Threatened species are organisms that are organisms deemed by law to be at risk of becoming extinct. There is a 'threatened species section' as part of the Department of Primary Industry, Environment and Water in Tasmania. It is designated to document and plan the management to help protect them and even potenitally breeding them in captivity - such as the Tasmanian Devil and Orange-bellied Parrot. They also relate to plants, but are not so understood in the general public.

A cool find today was a small (15cm tall) purple flowering plant on the coastal wet heath land near the northern coastal border of the property. Its name is Comesperma (GENUS) defoliatum (SPECIES) F. Muell (AUTHORITY). I was unfamiliar that scientific names should contain three parts - the authority is often the part that is left off! The authority is awarded to the first person to have described it, so it is important that they get acknowledged.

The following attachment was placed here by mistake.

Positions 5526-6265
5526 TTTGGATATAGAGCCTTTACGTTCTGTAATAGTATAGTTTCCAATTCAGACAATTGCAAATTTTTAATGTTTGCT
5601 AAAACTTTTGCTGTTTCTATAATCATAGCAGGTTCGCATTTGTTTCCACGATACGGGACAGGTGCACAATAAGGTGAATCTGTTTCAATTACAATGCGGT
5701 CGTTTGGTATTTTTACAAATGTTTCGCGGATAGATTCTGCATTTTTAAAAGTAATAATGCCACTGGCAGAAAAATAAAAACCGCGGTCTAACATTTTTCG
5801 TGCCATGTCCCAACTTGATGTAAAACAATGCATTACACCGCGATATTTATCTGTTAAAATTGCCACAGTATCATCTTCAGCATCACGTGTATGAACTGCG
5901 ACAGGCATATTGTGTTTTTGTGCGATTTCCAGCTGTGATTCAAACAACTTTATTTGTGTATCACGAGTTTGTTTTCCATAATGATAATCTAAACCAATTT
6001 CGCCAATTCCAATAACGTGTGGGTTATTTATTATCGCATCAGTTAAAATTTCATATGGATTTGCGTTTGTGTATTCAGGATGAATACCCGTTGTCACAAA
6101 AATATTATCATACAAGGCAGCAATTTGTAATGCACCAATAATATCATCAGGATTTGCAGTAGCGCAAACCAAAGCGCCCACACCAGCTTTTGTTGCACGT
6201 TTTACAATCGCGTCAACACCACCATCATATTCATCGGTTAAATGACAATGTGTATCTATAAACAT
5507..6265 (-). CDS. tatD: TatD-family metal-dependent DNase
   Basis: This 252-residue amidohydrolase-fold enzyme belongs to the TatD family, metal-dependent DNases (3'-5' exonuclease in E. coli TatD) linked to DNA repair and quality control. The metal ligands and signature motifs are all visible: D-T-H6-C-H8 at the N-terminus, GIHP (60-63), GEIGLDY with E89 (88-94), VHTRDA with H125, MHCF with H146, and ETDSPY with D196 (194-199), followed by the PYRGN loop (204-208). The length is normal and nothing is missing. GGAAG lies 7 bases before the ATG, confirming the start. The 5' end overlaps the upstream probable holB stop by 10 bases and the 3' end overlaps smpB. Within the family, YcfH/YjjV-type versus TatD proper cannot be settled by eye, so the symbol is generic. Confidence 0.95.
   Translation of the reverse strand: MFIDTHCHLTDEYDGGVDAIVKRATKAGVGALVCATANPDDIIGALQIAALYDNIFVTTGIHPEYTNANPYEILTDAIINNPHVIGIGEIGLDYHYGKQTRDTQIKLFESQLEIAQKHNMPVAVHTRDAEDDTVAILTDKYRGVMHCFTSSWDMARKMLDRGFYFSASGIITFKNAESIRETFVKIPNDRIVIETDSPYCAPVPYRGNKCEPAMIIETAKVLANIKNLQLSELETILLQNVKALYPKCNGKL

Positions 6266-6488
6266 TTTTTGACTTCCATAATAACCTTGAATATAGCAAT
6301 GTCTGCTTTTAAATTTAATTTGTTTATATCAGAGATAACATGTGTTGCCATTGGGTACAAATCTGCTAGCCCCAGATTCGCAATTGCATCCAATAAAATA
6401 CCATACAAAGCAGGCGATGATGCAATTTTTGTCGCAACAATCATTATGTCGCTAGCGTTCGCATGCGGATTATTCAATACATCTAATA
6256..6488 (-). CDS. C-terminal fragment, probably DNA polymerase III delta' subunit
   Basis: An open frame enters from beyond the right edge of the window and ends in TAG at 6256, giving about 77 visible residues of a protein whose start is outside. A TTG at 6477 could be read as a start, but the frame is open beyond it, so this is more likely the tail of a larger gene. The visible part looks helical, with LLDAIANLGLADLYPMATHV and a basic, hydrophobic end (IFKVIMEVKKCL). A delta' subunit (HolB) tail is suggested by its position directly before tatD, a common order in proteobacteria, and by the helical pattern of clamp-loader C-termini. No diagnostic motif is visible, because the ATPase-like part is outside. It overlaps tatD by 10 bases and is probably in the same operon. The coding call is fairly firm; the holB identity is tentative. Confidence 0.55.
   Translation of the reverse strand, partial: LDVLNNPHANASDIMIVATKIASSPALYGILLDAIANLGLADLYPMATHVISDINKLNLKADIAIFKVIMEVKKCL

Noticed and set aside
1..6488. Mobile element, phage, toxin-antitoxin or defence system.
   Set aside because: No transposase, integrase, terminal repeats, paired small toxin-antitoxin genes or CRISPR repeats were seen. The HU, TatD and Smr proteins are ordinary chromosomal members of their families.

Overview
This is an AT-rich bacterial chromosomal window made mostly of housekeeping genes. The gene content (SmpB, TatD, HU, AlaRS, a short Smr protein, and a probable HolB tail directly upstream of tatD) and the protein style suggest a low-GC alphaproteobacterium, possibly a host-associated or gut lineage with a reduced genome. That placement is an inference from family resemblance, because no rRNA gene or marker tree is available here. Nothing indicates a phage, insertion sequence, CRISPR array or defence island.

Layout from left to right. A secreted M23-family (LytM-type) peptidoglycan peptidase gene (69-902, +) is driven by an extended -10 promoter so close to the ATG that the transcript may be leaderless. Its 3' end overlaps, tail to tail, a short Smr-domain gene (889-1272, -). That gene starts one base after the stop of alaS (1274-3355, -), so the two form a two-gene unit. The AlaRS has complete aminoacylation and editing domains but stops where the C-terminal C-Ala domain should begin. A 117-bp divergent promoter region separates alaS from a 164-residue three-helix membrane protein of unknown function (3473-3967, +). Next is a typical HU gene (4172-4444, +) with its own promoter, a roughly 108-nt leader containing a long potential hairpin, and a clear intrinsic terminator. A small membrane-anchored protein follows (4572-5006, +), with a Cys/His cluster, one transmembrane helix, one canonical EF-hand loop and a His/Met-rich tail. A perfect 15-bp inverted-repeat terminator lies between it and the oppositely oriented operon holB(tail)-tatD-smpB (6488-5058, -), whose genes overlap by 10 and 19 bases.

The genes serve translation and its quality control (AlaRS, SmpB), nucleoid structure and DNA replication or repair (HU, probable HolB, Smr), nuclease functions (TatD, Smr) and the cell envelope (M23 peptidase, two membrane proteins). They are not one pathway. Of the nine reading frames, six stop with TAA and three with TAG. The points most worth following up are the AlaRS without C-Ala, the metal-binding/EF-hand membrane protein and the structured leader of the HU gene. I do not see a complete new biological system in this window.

Once it was found, we dug a section of its roots and placed it into a flat plastic tray with wet paper towel. This prevented it from dehydrating the sample. Upon return to the lab we looked at the specimen and 'keyed' it out, using the Flora of Tasmania Online website and by looking at it under the microscope. This last step was needed to clarify one of the steps in the key where we had to look at the length of the SEPALS, the outer parts to the flower.

The exciting find means that it is the first time it has been found in the NE of Tasmania. There have only been 11 sightings in Tasmania with the first one being in 1980. It is nice to know that this find will add to the current knowledge about this little beauty, and potentially support its protection.